Petaluma named Purple Heart City
Petaluma loves its veterans — the immense Veteran's Day Parade is one of many that honor local servicemen and women. The city's support was officially recognized when Petaluma was named one of America's Purple Heart Cities, an honored bestowed on small towns that go above and beyond for veterans.
Joe Noriel, former president of the Petaluma Museum, commissioned the street signs that proclaim this unique award — one on D Street by Walnut Park and one in Helen Putnam Plaza — from The Military Order of the Purple Heart, which established Petaluma's official designation as a Purple Heart City late last year when the Traveling Vietnam Memorial Wall came to town.
"I requested the city to become a Purple Heart City in an effort honor the Purple Heart recipients, as well as all those who have served in the military. I don't want their sacrifices ever to be forgotten," said Noriel.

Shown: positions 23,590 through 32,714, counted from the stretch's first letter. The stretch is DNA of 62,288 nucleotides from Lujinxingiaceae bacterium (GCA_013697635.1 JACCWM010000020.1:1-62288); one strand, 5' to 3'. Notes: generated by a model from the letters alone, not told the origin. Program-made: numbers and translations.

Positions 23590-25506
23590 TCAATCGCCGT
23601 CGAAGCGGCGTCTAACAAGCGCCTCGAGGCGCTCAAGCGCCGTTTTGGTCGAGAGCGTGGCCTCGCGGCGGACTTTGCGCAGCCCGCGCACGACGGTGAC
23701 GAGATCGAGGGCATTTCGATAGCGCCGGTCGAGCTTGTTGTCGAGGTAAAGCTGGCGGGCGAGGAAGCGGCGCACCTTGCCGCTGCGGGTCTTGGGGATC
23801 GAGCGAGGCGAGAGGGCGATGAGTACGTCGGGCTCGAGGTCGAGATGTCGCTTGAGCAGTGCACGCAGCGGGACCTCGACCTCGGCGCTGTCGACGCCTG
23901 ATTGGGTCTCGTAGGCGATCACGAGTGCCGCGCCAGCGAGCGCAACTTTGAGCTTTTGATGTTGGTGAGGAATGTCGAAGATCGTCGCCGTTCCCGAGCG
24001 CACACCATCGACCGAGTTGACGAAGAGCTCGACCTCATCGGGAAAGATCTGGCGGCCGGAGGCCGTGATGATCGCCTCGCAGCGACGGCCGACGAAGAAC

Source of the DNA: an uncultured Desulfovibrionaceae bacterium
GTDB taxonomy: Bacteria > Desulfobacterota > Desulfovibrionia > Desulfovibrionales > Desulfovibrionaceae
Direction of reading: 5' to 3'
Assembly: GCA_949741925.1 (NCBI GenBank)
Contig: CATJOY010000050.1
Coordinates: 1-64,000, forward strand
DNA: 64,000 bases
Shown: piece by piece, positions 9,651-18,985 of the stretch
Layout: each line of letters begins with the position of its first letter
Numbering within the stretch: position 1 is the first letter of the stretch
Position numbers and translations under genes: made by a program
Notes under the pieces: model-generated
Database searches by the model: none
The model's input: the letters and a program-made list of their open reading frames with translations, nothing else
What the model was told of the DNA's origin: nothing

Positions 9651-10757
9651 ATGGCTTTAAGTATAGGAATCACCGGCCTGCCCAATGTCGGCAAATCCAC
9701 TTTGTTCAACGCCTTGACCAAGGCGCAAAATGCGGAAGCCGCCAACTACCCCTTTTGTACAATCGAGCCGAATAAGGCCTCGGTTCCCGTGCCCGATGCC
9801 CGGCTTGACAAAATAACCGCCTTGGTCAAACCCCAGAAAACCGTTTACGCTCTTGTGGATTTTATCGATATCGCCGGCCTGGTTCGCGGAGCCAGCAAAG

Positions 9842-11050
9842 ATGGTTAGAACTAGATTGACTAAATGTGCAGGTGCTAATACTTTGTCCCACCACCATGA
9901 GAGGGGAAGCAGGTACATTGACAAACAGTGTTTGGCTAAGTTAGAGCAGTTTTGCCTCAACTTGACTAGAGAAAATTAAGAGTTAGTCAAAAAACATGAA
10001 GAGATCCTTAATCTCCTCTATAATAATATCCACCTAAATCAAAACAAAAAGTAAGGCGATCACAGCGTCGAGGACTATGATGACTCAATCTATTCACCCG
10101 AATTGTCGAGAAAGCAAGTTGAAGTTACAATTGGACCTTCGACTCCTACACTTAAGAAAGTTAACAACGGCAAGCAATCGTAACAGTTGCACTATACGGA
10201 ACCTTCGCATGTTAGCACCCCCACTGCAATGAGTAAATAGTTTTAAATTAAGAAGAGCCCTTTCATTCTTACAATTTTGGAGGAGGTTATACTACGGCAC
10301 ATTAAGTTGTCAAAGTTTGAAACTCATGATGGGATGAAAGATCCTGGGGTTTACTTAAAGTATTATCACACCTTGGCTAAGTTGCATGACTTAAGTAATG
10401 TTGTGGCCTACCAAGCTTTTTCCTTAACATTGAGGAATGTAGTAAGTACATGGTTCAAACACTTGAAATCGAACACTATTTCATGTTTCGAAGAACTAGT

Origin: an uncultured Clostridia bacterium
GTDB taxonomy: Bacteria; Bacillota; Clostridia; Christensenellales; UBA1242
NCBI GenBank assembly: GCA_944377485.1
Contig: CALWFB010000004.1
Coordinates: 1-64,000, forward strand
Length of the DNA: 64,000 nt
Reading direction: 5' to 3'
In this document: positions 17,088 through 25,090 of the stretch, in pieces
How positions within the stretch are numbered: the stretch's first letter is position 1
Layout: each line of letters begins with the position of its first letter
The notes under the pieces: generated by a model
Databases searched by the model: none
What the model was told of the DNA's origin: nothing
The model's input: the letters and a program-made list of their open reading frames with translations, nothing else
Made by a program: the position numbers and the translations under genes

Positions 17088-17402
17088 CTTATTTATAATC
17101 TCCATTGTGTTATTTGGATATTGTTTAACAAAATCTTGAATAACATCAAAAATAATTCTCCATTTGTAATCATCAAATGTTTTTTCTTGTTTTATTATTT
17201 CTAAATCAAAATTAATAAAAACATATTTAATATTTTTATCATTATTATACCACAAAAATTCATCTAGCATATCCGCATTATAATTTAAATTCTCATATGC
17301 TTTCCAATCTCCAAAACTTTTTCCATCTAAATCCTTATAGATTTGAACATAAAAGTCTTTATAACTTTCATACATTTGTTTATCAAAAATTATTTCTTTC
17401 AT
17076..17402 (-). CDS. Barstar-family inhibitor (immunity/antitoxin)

According to Noriel, who started historyconnection.net to highlight military service, Petaluma is far from letting the past be forgotten. The town hosts the largest Veteran's Day parade in the area, and Cypress Hill Memorial Park has a ceremony every Memorial Day to honor those who lost their lives in the line of duty. There are also local groups that help the widows and families of veterans with small home renovation and whatever else they may need.
"Petaluma is unique in recognizing veterans on an individual level. We have become a good role model for this nationwide effort. That's the cool thing about this designation — Petaluma is taking the lead in honoring these veterans," said Noriel.
A ceremony will take place on May 23 at 1:30 p.m. in Walnut Park to officially recognize the new signs. City Councilmember Mike Harris will re-read the proclamation declaring Petaluma a Purple Heart City and veterans from World War II to Afghanistan will gather for the occasion.
"This is a really significant designation for Petaluma. It serves as a visual tribute to those who served, a reminder that Petaluma supports its veterans, and recognizes those wounded in action," said Noriel.
(Contact Kaitlin Zitelli at email@example.com)